Alberta Construction Groups Raise Policy Concerns
On April 26 ACA along with Progressive Contractors Association and ICBA Alberta sent a letter of concern to Alberta NDP leader Rachel Notley in regards to some of the promises being made by the opposition party ahead of the provincial election.
On September 20, 2022 at a convention of the Building Trades of Alberta (BTA), and at an April 21, 2023 Alberta Federation of Labour convention, your party signaled its intention to implement a “Community Benefits Agreement” regime in Alberta to maximize the participation of underemployed worker groups. We believe CBAs, when designed to be fair, open and transparent, can achieve meaningful social procurement objectives.
However, these reports note that a new NDP government may look to B.C. as a template for a broader CBA program. We sincerely hope this is a misprint. The B.C. program, designed by former Premier John Horgan’s NDP government, is in reality a grossly coercive program aimed at giving select B.C. Building Trades Unions a monopoly over large parts of the province’s multi-billion-dollar infrastructure projects. Companies wishing to do work on these projects must do so using exclusively Building Trades Union (BTU) labour and terms, regardless of which labour model they are affiliated with. Given that B.C.’s BTU workers constitute no more than 15% of the province’s skilled construction workforce, this means that the other 85% are excluded from public work that is paid for by their own tax dollars. We trust you will agree that this arrangement is grossly unfair, anti-competitive and punishes companies and their workers for choices they have freely made.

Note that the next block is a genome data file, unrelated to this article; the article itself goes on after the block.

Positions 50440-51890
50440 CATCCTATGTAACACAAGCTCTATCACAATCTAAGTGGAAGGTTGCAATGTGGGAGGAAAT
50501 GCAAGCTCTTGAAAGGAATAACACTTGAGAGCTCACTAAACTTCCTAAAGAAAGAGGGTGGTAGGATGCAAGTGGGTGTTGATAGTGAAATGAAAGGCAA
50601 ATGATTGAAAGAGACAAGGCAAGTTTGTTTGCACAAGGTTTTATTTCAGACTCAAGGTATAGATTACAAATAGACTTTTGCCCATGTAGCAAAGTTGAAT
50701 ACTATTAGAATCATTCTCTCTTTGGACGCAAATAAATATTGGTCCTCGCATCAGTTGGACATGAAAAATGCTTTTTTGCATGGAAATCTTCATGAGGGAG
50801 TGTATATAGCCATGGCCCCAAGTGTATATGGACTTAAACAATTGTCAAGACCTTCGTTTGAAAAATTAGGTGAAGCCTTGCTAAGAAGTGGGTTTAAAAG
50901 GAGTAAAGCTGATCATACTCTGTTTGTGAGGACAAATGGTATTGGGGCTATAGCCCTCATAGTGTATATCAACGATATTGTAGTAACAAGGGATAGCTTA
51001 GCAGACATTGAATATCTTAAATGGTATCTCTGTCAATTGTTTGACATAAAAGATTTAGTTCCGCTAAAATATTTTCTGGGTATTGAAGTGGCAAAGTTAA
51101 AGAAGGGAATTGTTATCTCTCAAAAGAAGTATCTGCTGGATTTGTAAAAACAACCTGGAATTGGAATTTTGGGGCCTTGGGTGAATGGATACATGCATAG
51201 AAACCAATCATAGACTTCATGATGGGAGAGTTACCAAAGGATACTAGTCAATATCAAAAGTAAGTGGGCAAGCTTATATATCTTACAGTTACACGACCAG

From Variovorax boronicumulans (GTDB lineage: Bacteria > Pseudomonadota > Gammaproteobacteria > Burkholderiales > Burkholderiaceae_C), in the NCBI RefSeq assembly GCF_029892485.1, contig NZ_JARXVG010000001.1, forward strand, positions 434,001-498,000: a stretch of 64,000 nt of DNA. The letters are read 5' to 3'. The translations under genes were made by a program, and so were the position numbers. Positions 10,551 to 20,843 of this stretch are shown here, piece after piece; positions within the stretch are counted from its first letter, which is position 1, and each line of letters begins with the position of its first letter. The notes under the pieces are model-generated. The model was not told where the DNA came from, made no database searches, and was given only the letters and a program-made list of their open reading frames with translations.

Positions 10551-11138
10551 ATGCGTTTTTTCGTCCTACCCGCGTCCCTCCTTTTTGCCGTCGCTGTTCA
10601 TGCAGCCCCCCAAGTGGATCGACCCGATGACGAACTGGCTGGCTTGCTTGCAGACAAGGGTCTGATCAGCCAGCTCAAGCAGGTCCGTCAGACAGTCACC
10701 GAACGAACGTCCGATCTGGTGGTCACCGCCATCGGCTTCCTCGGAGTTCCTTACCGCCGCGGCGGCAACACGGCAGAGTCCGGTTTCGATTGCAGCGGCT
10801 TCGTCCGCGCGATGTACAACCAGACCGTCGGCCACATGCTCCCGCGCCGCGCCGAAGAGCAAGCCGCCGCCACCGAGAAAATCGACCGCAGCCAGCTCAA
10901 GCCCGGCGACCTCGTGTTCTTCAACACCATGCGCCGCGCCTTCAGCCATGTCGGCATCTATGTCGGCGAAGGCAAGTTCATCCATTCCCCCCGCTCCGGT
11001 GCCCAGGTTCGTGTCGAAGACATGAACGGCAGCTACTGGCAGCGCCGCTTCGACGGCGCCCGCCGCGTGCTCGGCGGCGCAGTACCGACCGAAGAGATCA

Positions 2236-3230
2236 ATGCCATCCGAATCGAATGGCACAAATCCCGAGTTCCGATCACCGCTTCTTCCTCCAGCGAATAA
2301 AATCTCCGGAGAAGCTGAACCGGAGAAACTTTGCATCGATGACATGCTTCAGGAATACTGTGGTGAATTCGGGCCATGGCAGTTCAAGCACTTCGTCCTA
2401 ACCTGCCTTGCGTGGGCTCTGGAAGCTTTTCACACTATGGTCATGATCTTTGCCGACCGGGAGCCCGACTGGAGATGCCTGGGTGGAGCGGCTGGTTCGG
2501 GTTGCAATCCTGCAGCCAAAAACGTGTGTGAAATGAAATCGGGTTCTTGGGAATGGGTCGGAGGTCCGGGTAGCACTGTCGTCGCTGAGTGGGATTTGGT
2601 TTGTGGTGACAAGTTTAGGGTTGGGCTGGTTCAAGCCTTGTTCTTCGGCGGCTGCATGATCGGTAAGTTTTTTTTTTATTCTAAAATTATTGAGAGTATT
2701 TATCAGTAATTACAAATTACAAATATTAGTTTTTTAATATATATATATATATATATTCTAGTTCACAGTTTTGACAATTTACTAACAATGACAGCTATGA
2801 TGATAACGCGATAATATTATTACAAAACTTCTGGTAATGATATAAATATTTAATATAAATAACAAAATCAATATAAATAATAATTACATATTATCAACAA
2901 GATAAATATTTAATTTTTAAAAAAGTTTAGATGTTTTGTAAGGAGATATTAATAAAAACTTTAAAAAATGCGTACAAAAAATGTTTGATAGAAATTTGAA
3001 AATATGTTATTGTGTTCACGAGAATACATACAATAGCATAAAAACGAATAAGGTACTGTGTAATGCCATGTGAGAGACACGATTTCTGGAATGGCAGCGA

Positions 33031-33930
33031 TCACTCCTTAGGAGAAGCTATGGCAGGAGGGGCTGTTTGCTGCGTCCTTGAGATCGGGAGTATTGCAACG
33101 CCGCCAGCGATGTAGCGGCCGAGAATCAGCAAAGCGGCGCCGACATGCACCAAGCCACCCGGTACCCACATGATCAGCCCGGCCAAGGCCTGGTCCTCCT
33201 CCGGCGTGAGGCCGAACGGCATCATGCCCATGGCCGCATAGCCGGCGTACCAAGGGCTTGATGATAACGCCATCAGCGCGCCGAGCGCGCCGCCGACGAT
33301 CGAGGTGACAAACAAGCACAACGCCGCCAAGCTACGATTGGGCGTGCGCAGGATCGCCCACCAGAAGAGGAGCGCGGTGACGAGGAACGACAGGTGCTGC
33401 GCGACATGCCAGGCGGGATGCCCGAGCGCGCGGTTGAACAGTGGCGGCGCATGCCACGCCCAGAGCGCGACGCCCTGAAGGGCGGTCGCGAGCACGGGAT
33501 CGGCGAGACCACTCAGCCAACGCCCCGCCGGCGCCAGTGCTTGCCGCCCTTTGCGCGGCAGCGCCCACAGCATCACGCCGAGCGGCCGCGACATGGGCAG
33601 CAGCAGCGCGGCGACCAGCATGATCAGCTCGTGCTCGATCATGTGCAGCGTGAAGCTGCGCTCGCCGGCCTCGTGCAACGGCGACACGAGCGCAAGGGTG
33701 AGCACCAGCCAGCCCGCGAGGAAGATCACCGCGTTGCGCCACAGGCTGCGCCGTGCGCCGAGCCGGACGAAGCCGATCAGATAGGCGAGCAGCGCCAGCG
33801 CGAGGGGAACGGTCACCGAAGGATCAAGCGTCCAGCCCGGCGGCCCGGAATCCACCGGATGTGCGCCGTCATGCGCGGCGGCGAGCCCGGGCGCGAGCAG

If this is a misunderstanding, it can easily be cleared up. Alberta’s construction community would be greatly reassured if the former Premier affirmed that all public infrastructure programs, including any conducted under a future CBA regime, will be open to all Alberta construction companies and their workers regardless of the labour model they have freely chosen to employ. It’s that simple. Our industry associations are ready and willing to constructively work with parties across the political spectrum, to pursue social procurement objectives that are fair, meaningful, and productive.
Alberta Federation of Labour Convention address
Speech to Building Trades of Alberta